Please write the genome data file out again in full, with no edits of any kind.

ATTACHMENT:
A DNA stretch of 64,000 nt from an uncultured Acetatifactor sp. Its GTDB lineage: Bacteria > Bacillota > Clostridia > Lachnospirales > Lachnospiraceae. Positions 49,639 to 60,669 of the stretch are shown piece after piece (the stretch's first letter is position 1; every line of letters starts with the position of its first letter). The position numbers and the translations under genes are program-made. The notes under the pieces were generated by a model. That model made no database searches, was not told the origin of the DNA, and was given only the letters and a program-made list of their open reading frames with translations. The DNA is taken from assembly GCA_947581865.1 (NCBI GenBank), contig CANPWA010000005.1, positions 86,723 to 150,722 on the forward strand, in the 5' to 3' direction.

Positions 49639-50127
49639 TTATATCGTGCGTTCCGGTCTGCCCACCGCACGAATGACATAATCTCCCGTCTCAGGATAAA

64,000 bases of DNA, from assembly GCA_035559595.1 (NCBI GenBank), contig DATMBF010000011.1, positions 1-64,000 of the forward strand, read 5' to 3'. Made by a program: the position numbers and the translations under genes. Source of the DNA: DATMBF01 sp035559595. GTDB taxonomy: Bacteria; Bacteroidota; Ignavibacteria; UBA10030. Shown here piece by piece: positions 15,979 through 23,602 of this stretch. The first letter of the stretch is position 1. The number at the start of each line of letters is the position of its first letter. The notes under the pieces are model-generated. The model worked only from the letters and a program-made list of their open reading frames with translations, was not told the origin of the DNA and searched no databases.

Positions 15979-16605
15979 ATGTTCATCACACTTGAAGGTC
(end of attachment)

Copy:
A DNA stretch of 64,000 nt from an uncultured Acetatifactor sp. Its GTDB lineage: Bacteria > Bacillota > Clostridia > Lachnospirales > Lachnospiraceae. Positions 49,639 to 60,669 of the stretch are shown piece after piece (the stretch's first letter is position 1; every line of letters starts with the position of its first letter). The position numbers and the translations under genes are program-made. The notes under the pieces were generated by a model. That model made no database searches, was not told the origin of the DNA, and was given only the letters and a program-made list of their open reading frames with translations. The DNA is taken from assembly GCA_947581865.1 (NCBI GenBank), contig CANPWA010000005.1, positions 86,723 to 150,722 on the forward strand, in the 5' to 3' direction.

Positions 49639-50127
49639 TTATATCGTGCGTTCCGGTCTGCCCACCGCACGAATGACATAATCTCCCGTCTCAGGATAAA

64,000 bases of DNA, from assembly GCA_035559595.1 (NCBI GenBank), contig DATMBF010000011.1, positions 1-64,000 of the forward strand, read 5' to 3'. Made by a program: the position numbers and the translations under genes. Source of the DNA: DATMBF01 sp035559595. GTDB taxonomy: Bacteria; Bacteroidota; Ignavibacteria; UBA10030. Shown here piece by piece: positions 15,979 through 23,602 of this stretch. The first letter of the stretch is position 1. The number at the start of each line of letters is the position of its first letter. The notes under the pieces are model-generated. The model worked only from the letters and a program-made list of their open reading frames with translations, was not told the origin of the DNA and searched no databases.

Positions 15979-16605
15979 ATGTTCATCACACTTGAAGGTC